Mario Equicola (c. 1470 – 26 July 1525) was an Italian Renaissance humanist: a neolatin author, a bibliophile, and a courtier of Isabella d'Este and Federico II Gonzaga. The National Gallery of Art describes him as "one of the Renaissance's most admired classical scholars".
Born at Alvito in or around 1470, Equicola was moved to Naples while still a boy. There he entered the Accademia Pontaniana as a young man. He later moved on to Florence, where he studied under Marsilio Ficino and adopted his teacher's neoplatonism, and then to Mantua, to the court of Isabella and Federico. In 1511 Equicola wrote Isabella that he was continuing a stay in Ferrara at the court of Duke Alfonso her brother in order to prepare in writing six fabule (fables) or istorie (histories) to be painted for the decoration of one of the duke's rooms, the camerino d'alabastro (alabaster chamber). These paintings, among them The Feast of the Gods and Bacchus and Ariadne, were executed by Giovanni Bellini and Titian. Equicola's sources were extensive, both classical and contemporary; he may have been commissioned to allegorise the marriage of Alfonso and Lucrezia Borgia in 1501.
Equicola expressed an interest in contemporary vernacular poetry. He was one of the first scholars to bring attention to the innovations of the troubadours and traced the origins of vernacular poetry to them. He also was one of the first scholars to praise women as exceeding men in their excellence in his little treatise De mulieribus (About Women). In 1517 he accompanied his patroness on a pilgrimage to Saint-Maximin-la-Sainte-Baume, which took them through Provence, where he availed himself of the archives of Aix. Equicola's account of the trip survives. According to Equicola, what differentiated the troubadours from the Latin poets of antiquity was their respect for women: il modo de descrivere loro amore fu novo diverso de quel de antichi Latini, questi senza respecto, senza reverentia, senza timore de infamare sua donna apertamente scrivevano, "the mode of describing their [the troubadours'] love was new and different from that of the ancient Latins, who openly wrote without respect, without reverence, without fear of defaming their lady".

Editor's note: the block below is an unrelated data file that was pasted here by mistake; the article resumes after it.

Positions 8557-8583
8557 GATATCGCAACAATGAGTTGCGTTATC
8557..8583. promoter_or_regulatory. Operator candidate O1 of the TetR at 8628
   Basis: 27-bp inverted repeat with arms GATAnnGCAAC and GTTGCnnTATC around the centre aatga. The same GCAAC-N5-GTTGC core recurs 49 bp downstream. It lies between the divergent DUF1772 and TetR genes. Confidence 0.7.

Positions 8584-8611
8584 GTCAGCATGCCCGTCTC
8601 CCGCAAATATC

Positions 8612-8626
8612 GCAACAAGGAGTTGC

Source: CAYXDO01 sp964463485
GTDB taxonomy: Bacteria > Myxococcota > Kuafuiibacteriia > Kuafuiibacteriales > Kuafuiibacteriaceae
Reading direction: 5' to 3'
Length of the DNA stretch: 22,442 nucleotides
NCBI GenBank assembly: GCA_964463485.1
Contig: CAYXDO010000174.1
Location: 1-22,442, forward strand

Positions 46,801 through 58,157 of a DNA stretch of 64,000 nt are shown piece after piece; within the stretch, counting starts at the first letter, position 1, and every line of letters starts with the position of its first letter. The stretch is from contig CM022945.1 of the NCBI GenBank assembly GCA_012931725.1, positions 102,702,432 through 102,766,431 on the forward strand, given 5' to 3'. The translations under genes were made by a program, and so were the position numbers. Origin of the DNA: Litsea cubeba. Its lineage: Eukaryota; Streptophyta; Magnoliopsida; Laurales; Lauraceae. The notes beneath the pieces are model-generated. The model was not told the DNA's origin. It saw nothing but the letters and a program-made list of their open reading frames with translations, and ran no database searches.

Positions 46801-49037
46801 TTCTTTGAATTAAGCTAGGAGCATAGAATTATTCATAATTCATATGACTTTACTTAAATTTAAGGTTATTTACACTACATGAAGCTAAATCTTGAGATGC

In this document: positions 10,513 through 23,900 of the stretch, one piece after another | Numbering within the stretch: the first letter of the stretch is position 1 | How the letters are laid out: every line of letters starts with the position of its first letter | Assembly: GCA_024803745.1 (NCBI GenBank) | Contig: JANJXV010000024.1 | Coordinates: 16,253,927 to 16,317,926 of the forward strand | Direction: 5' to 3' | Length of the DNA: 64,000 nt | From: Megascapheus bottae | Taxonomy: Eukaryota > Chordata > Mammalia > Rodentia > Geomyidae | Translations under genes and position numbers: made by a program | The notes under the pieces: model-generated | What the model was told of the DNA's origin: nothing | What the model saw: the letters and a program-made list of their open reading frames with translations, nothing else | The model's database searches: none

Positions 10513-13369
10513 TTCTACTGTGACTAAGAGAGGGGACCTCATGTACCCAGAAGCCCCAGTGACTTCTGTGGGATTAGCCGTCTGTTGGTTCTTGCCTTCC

In his most famous work, written in Latin between 1494 and 1496, but not published until 1525 at Venice and then in Italian, the Libro de natura de amore, Equicola studied the metaphysics of love and the nature of poetic courtly love. The poets which Equicola studied for this work, and the different names by which he knew them depending on their language, are indicated by the section he entitled "Como Latini et Greci Poeti, Ioculari Provenzali, Rimanti Francesi, Dicitori Thoscani, & trovatori Spagnoli habiano loro Amante lodato & le passioni di loro stessi descritto". This Aristotelian work received severe criticism for its unscholarly approach and lack of structure, coherence, and purpose, but it was still widely disseminated and widely used, though rarely acknowledged. His views on love were credited as an influence by such figures as Agostino Nifo (De pulchro et amore), Giuseppe Betussi (Dialogo amoroso), and Lope de Vega (El maestro de danzar), however. According to Nesca A. Robb in Neoplatonism of the Italian Renaissance (London: Allen and Unwin, 1956), "it was poor Equicola's fate to be shamelessly pillaged by his fellow authors, and in the century after his death to be hounded from Parnassus by the irrepressible Boccalini."